TORONTO (Reuters) - The Canadian dollar steadied against its U.S. counterpart on Monday as the greenback slipped against a basket of currencies and investors awaited clues on prospects for the NAFTA trade pact.
At 3:34 p.m. (1934 GMT), the Canadian dollar CAD=D4 was trading nearly unchanged at C$1.3160 to the greenback, or 75.99 U.S. cents.
The currency, which touched on Thursday its weakest in nearly seven weeks at C$1.3226, traded in a narrow range of C$1.3151 to C$1.3197.
The loonie has gyrated in recent days on hawkish comments by a senior Bank of Canada, weaker-than-expected domestic jobs data and an uncertain outlook for the North American Free Trade Agreement, but there was little impetus at the start of the week for investors to trade off.
“In Canada, there is no news, there is no data,” said Alvise Marino, an FX strategist at Credit Suisse in New York. “On the NAFTA front, we are in the same holding pattern that we were before.”
Canada must end its low-price milk proteins policy to reach a U.S.-Canadian deal to update the North American Free Trade Agreement, U.S. Agriculture Secretary Sonny Perdue said in an interview aired on Sunday on C-SPAN television.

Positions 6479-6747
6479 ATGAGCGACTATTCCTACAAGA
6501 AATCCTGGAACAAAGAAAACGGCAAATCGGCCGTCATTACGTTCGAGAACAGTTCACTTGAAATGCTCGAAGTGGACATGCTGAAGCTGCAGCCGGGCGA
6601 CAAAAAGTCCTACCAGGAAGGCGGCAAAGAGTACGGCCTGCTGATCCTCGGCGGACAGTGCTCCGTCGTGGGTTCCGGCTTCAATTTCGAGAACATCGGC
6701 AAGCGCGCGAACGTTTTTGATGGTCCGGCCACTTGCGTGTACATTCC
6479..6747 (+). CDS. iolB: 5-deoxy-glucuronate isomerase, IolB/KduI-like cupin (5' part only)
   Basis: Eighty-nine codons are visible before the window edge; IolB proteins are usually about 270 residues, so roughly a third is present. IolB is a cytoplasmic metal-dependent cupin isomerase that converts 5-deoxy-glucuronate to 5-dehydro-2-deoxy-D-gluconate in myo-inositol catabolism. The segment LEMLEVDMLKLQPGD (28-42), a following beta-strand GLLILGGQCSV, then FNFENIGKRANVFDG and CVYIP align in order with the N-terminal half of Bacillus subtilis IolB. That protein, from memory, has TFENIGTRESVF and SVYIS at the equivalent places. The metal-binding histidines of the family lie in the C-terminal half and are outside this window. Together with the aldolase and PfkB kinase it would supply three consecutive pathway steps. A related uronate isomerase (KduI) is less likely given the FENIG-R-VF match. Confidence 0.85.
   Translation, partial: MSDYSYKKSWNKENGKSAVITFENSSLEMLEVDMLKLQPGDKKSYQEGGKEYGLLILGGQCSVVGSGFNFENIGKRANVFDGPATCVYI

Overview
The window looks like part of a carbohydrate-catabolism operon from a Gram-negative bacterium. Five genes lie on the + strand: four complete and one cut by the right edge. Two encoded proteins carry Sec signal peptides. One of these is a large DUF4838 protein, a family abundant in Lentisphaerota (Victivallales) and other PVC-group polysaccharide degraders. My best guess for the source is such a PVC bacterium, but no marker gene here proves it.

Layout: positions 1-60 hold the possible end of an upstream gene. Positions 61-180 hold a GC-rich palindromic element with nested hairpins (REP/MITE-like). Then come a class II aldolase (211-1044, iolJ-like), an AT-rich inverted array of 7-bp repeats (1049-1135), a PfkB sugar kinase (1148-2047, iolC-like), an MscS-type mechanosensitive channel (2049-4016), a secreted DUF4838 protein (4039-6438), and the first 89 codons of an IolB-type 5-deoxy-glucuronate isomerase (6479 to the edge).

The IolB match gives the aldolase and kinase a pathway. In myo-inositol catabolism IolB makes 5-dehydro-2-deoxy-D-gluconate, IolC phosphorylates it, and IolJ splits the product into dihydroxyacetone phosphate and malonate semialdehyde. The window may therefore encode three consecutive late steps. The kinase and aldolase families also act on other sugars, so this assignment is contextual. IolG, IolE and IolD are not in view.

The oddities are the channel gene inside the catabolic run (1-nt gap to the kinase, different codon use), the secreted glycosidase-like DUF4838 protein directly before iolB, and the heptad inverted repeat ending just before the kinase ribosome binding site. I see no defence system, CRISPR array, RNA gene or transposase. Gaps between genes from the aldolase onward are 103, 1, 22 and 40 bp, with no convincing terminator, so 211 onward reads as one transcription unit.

Talks on NAFTA are expected to resume after U.S. Trade Representative Robert Lighthizer travels to Brussels for trade talks with European Union trade commissioner Cecilia Malmstrom on Monday.
The U.S. dollar .DXY lost ground after the European Union’s top negotiator said an agreement for Britain to leave the economic bloc might be reached in the coming weeks, boosting the euro EUR= and sterling GBP=.
The price of oil, one of Canada’s major exports, fell after data suggested U.S. crude inventories might build. U.S. crude oil futures CLc1 settled 0.3 percent lower at $67.54 a barrel.
Speculators have raised bearish bets on the Canadian dollar, data from the U.S. Commodity Futures Trading Commission and Reuters calculations showed on Friday. As of Sept. 4, net short positions had increased to 26,307 contracts from 24,789 a week earlier.
Canadian government bond prices were little changed across the yield curve, with the 10-year CA10YT=RR flat to yield 2.288 percent. The 10-year yield touched its highest intraday since Aug. 30 at 2.312 percent.
Reporting by Fergal Smith; Editing by Nick Zieminski and Lisa Shumaker